The chief executive of United States-based casino operator Wynn Resorts Ltd, Matt Maddox, says the company will “always be looking for opportunities” regarding mergers and acquisitions (M&A), in particular in the Asian gaming market.
Mr Maddox (pictured) addressed the group’s expansion strategy on Thursday during the firm’s first-quarter earnings call. “When it comes to M&A, we will always be looking for opportunities for assets that are tier-1, first class assets with licences that are protected in cities that are global destinations,” said Wynn Resorts’ CEO.
He added: “While we are not pursuing any acquisitions at this stage, we … [will] be looking at opportunities that you cannot replicate through development.”
In April, Wynn Resorts – the parent company of Macau-based casino firm Wynn Macau Ltd – said it had ended talks on a potential deal to acquire Australia-based gaming operator Crown Resorts Ltd. That followed what the company termed “premature disclosure of preliminary discussions” regarding a potential deal.
Crown Resorts had confirmed earlier that it had been approached by Wynn Resorts regarding a potential AUD10-billion (US$7.1-billion) takeover.
On Thursday’s conference call, Mr Maddox did not mention the aborted discussions with the Australian firm. But he stated that the company would “be looking at quality assets around the world”.
“We believe that Asia will continue to grow faster than the West and if there are opportunities in those areas … we will take a look at it, but we do not have anything right now that we are focused on,” he explained.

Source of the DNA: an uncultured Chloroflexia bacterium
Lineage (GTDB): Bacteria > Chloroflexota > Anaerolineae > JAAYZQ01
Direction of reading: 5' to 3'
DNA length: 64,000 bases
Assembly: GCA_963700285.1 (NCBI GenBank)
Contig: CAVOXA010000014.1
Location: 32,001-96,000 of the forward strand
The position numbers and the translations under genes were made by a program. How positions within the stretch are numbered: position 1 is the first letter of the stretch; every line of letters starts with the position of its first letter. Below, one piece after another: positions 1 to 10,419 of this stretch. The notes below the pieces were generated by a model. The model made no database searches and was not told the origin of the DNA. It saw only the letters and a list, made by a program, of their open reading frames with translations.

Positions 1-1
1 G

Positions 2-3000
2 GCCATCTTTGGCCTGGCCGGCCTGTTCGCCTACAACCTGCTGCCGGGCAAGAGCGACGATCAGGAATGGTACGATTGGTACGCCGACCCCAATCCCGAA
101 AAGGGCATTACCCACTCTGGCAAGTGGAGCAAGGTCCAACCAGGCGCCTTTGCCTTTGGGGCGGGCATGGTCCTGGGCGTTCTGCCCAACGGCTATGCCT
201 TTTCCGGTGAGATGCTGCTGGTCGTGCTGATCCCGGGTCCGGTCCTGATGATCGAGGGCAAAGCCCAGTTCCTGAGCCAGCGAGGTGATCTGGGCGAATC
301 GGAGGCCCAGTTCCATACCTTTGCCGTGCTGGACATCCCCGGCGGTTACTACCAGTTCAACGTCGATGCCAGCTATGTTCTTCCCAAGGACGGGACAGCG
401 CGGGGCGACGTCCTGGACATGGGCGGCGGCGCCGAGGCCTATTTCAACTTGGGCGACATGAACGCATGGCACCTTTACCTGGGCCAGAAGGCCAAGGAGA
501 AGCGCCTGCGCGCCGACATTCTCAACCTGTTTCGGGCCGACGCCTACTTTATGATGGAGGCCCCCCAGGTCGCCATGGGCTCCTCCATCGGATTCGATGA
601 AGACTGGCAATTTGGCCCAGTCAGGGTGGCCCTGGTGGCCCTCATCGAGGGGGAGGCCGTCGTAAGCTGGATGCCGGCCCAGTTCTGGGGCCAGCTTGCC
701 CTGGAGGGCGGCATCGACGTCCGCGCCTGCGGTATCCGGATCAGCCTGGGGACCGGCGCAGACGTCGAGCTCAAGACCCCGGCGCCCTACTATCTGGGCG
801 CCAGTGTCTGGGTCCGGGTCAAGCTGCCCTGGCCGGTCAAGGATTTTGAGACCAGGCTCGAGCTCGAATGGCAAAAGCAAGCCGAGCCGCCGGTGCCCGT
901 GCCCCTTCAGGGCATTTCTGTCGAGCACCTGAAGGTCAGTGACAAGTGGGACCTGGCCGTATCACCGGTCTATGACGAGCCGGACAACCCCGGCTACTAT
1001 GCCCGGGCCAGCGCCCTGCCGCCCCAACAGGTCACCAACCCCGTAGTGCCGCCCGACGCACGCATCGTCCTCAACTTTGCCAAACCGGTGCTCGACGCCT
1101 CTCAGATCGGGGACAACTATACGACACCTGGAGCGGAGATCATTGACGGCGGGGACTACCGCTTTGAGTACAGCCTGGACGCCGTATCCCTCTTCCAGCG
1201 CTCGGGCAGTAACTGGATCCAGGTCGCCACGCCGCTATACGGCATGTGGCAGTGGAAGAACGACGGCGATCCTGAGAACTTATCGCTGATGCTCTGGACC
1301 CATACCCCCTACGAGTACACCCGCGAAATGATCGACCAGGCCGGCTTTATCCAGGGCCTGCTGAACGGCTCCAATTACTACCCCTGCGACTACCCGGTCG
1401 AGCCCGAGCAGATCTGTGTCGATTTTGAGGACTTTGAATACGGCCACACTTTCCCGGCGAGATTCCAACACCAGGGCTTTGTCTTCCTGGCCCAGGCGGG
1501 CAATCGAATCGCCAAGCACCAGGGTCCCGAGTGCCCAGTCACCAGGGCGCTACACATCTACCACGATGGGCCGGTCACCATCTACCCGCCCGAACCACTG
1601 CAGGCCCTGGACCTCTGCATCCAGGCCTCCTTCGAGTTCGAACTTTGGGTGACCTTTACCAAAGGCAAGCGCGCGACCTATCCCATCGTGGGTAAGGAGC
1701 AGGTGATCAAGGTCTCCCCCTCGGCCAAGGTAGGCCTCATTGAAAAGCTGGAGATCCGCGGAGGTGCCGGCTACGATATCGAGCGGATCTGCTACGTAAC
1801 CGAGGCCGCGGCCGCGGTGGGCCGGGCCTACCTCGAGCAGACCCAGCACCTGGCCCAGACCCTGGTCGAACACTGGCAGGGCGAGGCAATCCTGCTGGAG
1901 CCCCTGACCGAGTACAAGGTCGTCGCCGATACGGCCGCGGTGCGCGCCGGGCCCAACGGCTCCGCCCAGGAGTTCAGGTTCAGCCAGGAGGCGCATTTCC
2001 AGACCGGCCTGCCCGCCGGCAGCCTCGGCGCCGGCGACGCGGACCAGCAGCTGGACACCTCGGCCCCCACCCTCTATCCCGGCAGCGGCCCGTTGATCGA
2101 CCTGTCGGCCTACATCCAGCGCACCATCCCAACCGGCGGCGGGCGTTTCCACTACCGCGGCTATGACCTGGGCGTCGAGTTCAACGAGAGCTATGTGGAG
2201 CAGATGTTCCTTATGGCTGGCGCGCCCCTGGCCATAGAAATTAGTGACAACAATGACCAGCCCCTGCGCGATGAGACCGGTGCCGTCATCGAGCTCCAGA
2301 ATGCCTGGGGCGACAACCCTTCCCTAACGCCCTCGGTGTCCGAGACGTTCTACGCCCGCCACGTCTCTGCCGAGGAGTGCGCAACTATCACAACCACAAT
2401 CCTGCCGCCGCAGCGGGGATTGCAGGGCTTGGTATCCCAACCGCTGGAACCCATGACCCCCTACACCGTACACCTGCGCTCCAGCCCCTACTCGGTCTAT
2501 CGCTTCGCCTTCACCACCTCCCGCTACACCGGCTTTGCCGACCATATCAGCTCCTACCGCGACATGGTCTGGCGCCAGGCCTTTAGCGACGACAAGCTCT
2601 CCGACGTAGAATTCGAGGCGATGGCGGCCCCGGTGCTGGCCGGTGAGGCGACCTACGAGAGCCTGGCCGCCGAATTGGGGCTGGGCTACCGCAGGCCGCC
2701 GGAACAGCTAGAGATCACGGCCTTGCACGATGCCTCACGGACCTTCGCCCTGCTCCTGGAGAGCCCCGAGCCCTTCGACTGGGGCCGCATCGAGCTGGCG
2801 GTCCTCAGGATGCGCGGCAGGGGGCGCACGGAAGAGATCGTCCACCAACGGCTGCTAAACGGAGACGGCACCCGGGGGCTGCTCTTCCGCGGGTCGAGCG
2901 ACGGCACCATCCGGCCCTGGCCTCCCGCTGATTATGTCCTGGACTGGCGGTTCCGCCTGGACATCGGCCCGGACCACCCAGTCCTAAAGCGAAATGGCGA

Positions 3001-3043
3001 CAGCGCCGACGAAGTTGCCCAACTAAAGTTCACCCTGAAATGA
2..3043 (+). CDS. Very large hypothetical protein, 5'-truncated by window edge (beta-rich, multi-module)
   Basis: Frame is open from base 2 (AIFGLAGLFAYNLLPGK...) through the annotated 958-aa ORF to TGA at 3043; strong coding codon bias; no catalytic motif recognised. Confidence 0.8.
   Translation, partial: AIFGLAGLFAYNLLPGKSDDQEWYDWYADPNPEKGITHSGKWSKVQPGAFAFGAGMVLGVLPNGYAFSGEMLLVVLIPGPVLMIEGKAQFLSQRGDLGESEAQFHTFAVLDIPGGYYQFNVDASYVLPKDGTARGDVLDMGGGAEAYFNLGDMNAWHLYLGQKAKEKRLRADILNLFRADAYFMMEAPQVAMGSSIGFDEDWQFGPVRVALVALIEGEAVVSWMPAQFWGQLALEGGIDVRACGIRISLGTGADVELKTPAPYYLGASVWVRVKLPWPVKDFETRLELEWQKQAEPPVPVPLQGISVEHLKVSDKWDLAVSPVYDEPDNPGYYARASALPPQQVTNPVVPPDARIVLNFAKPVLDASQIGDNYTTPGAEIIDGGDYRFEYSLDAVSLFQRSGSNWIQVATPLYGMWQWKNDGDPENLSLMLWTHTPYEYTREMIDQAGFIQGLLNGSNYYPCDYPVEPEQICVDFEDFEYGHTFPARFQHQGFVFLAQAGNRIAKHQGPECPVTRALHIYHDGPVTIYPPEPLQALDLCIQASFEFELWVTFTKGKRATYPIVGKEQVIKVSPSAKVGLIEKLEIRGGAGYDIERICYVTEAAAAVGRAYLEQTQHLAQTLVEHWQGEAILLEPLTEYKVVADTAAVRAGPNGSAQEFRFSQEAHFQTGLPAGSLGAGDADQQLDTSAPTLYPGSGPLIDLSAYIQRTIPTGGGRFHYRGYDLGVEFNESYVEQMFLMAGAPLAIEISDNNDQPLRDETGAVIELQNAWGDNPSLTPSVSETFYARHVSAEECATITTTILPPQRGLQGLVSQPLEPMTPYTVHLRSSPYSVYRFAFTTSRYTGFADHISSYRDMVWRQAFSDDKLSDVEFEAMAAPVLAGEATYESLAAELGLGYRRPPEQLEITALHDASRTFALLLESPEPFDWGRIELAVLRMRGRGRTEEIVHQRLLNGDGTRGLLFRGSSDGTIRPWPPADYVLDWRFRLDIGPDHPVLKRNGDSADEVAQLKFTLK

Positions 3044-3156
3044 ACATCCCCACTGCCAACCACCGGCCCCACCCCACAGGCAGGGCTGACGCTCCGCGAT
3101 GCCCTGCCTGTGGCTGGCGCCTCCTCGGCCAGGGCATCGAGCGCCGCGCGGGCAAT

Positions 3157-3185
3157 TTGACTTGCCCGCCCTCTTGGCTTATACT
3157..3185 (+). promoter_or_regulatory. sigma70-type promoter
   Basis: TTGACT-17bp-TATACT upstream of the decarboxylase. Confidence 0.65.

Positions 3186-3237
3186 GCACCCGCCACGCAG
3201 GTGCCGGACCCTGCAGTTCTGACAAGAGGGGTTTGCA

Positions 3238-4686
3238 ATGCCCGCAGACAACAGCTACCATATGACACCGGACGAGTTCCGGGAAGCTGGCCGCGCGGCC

Mr Maddox said that any M&A opportunity would have to fit with Wynn Resorts’ profile and “be accretive and be able to capture long-term growth” for the company and its shareholders.
“We are high-end operators, we are quality operators and we will be looking at quality assets around the world,” said the executive. “We are not regional gaming operators, so that’s not an area where we are going to be branching out in a significant way, given there will likely be lots of regional gaming properties for sale,” he added.
The CEO said additionally that Wynn Resorts’ growth pipeline “is quite robust” and that the phase of large-scale investments was now “behind us” after a multi-year capital development programme was nearing its end, as the company prepares to open the US$2.6-billion Encore Boston Harbor project.
The casino firm had most recently been focussed on resolving regulatory reviews in two U.S. jurisdictions, Nevada and Massachussetts, where its operating licences were under review. Gaming regulators in each jurisdiction found Wynn Resorts suitable to hold a licence, but they each imposed a hefty fine on the company related to the way the firm handled allegations of sexual misconduct involving alleged acts by the firm’s founder and former chairman and chief executive Steve Wynn against female staff members in the group.
On Thursday after New York market hours, Wynn Resorts told the Nasdaq that it had swung back to profit in the first quarter of this year. Its net profit to shareholders was US$104.9 million, compared to a loss of US$204.3 million in the first quarter last year.
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Vitaly Umansky, Eunice Lee and Kelsey Zhu
Sanford Bernstein analysts